The top level config for cargo-deny, by default called deny.toml.

Example - cargo-deny's own configuration

# cargo-deny is really only ever intended to run on the "normal" tier-1 targets
targets = [
    { triple = "x86_64-unknown-linux-gnu" },
    { triple = "aarch64-unknown-linux-gnu" },
    { triple = "x86_64-unknown-linux-musl" },
    { triple = "aarch64-apple-darwin" },
    { triple = "x86_64-apple-darwin" },
    { triple = "x86_64-pc-windows-msvc" },

vulnerability = "deny"
unmaintained = "deny"
notice = "deny"
unsound = "deny"
ignore = []

multiple-versions = "deny"
deny = []
skip = [
    # cargo dependes on two versions
    { name = "hex", version = "=0.3.2" },

unknown-registry = "deny"
unknown-git = "deny"
allow-git = []

unlicensed = "deny"
allow-osi-fsf-free = "neither"
copyleft = "deny"
# We want really high confidence when inferring licenses from text
confidence-threshold = 0.93
allow = ["Apache-2.0", "Apache-2.0 WITH LLVM-exception", "MIT", "MPL-2.0"]

exceptions = [
    { allow = [
    ], name = "tinyvec" },
    { allow = [
    ], name = "crossbeam-queue" },

The targets field (optional)

By default, cargo-deny will consider every single crate that is resolved by cargo, including target specific dependencies eg

winapi = "0.3.8"

[target.'cfg(target_os = "fuchsia")'.dependencies]
fuchsia-cprng = "0.1.1"

But unless you are actually targeting x86_64-fuchsia or aarch64-fuchsia, the fuchsia-cprng is never actually going to be compiled or linked into your project, so checking it is pointless for you.

The targets field allows you to specify one or more targets which you actually build for. Every dependency link to a crate is checked against this list, and if none of the listed targets satisfy the target constraint, the dependency link is ignored. If a crate has no dependency links to it, it is not included into the crate graph that the checks are executed against.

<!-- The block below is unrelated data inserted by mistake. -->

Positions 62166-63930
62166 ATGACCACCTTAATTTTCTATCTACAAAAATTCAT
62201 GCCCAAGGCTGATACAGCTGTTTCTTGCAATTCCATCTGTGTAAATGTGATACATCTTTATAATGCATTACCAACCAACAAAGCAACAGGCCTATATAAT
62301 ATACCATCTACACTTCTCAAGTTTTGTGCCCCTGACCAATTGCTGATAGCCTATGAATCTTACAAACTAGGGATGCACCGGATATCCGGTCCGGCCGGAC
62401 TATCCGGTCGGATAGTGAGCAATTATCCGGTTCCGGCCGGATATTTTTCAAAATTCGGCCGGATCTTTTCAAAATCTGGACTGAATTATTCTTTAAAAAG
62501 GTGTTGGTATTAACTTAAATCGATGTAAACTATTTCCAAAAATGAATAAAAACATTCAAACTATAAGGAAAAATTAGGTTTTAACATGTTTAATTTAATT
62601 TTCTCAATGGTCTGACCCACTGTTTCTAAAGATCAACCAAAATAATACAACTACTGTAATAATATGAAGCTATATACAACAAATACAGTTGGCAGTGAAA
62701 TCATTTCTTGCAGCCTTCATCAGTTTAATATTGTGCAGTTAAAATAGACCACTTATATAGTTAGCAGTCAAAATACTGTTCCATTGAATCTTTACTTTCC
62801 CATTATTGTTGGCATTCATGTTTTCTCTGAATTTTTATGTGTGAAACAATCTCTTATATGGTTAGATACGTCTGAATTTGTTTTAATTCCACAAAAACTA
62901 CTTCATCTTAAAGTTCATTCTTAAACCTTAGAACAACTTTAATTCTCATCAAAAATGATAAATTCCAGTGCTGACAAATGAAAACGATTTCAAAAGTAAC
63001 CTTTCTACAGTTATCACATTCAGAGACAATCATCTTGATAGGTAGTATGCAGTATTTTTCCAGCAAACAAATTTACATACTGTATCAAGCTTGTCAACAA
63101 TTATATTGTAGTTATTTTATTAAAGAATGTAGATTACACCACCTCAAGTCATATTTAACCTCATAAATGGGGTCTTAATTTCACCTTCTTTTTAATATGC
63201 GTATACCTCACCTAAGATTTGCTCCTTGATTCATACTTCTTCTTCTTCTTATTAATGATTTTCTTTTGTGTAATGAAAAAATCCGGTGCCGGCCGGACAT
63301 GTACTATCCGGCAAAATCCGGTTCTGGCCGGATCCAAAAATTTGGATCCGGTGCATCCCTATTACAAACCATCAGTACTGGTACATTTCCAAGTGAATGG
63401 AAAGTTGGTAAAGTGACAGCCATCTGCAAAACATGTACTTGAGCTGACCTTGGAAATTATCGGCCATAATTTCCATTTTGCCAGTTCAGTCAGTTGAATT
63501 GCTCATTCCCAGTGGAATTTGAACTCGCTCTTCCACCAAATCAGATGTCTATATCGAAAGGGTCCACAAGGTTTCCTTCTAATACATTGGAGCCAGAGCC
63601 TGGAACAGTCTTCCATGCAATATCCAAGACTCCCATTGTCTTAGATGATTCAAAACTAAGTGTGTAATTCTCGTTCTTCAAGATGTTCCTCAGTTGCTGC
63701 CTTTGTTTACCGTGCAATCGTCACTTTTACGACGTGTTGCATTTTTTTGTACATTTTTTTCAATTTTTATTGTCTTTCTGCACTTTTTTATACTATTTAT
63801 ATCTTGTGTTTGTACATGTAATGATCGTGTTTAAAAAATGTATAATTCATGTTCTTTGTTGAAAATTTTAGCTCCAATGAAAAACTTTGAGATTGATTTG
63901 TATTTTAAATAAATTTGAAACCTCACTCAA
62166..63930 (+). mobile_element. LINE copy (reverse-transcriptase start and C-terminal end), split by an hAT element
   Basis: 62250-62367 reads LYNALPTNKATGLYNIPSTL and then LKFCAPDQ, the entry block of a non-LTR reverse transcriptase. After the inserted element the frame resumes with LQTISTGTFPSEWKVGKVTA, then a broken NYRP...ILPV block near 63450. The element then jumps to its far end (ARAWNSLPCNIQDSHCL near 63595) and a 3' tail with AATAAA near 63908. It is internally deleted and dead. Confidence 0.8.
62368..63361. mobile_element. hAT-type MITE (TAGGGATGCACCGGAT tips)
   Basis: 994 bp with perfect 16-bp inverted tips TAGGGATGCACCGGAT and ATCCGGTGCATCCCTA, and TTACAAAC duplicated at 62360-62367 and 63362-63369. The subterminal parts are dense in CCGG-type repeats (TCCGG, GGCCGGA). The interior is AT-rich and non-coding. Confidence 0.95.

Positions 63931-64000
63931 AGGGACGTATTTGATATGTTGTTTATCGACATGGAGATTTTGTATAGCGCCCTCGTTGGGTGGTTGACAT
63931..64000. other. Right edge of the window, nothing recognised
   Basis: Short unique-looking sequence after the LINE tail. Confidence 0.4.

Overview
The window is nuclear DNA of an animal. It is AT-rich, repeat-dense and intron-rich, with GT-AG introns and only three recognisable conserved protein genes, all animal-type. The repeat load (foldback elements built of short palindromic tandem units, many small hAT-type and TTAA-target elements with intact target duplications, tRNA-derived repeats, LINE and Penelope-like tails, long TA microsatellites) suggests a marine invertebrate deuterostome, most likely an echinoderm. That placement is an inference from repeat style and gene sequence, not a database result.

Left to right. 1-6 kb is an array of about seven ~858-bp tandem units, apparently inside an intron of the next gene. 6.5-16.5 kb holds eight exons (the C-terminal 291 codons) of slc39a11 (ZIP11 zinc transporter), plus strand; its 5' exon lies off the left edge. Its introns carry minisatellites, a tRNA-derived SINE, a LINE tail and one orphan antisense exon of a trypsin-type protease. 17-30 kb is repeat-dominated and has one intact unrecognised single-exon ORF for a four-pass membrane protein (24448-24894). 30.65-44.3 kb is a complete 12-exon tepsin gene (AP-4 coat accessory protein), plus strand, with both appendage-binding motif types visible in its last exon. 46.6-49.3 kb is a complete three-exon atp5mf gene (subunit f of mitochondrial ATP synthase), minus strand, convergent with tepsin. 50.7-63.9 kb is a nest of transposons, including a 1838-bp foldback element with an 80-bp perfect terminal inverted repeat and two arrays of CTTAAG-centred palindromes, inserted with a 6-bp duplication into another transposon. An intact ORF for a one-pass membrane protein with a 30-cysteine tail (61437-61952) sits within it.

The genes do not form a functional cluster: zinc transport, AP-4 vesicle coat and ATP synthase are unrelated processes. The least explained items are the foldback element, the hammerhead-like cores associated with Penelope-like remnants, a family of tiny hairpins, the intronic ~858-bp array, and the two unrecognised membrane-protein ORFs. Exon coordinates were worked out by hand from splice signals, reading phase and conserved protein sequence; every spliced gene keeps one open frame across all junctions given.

The triple field

The target triple for the target you wish to filter target specific dependencies with. If the target triple specified is not one of the targets builtin to rustc, the configuration check for that target will be limited to only the raw [target.<target-triple>.dependencies] style of target configuration, as cfg() expressions require us to know the details about the target.

The exclude field (optional)

Just as with the --exclude command line option, this field allows you to specify one or more Package ID specifications that will cause the crate(s) in question to be excluded from the crate graph that is used for the operation you are performing.

Note that excluding a crate is recursive, if any of its transitive dependencies are only referenced via the excluded crate, they will also be excluded from the crate graph.

The features field (optional)

Rust cfg() expressions support the target_feature = "feature-name" predicate, but at the moment, the only way to actually pass them when compiling is to use the RUSTFLAGS environment variable. The features field allows you to specify 1 or more target_features you plan to build with, for a particular target triple. At the time of this writing, cargo-deny does not attempt to validate that the features you specify are actually valid for the target triple, but this is planned.

The [licenses] section

See the licenses config for more info.

The [bans] section

See the bans config for more info.

The [advisories] section

See the advisories config for more info.

The [sources] section

See the sources config for more info.